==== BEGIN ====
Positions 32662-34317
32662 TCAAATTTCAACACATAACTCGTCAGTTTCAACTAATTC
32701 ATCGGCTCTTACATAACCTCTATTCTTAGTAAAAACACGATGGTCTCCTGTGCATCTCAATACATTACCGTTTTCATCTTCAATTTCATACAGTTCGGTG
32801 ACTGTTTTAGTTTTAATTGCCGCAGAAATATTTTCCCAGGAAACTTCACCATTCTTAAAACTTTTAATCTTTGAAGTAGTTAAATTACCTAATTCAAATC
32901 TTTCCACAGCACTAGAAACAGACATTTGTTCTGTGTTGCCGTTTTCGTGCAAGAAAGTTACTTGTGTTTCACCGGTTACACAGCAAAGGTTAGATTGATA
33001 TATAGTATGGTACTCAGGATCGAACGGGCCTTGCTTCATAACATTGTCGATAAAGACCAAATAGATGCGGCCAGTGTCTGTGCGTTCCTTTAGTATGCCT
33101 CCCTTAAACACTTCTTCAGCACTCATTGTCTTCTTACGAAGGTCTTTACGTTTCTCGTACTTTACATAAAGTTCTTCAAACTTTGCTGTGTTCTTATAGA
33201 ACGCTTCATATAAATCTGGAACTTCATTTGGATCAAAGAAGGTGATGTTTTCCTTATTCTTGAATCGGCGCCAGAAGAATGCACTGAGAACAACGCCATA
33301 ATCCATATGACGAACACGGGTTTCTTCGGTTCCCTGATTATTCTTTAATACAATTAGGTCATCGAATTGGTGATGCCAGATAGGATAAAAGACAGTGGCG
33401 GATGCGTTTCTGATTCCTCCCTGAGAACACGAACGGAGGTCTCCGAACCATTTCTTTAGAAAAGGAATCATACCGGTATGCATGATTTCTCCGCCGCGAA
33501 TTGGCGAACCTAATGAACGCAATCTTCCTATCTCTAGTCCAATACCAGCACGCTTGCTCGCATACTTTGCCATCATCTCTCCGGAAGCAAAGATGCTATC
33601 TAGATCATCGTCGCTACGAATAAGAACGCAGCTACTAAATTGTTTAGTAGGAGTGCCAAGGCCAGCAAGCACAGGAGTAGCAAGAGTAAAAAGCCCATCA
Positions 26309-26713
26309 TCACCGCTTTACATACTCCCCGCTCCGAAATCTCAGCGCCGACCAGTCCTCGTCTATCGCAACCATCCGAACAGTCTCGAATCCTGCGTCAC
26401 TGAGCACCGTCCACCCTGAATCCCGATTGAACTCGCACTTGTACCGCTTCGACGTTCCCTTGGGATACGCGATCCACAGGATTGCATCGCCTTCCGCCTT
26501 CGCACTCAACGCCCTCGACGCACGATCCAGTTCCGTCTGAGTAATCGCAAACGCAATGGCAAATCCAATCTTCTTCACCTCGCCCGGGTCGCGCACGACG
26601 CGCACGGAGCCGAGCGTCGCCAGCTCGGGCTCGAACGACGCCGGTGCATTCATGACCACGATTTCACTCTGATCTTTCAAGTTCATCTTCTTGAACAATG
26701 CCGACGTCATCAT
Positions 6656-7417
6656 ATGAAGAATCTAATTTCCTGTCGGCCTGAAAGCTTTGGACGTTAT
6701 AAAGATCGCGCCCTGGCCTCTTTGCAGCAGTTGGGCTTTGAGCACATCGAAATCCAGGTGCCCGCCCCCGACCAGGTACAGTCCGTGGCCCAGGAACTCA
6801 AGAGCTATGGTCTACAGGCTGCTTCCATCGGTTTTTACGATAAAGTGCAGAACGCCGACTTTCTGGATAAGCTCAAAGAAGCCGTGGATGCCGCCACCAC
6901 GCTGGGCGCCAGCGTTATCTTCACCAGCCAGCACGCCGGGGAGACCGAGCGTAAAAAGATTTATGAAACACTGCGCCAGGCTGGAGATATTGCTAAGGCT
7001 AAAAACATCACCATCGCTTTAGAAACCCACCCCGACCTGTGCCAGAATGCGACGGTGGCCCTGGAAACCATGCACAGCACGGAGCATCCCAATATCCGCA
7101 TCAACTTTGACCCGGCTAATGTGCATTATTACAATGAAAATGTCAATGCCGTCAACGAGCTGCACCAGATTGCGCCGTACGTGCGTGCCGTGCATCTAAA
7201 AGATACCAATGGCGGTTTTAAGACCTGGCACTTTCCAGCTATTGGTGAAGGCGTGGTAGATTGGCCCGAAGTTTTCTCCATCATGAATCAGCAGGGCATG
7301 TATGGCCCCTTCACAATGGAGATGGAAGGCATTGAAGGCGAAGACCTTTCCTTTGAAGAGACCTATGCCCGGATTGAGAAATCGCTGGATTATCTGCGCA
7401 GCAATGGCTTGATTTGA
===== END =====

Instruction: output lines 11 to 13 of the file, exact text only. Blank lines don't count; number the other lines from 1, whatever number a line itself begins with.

33501 TTGGCGAACCTAATGAACGCAATCTTCCTATCTCTAGTCCAATACCAGCACGCTTGCTCGCATACTTTGCCATCATCTCTCCGGAAGCAAAGATGCTATC
33601 TAGATCATCGTCGCTACGAATAAGAACGCAGCTACTAAATTGTTTAGTAGGAGTGCCAAGGCCAGCAAGCACAGGAGTAGCAAGAGTAAAAAGCCCATCA
Positions 26309-26713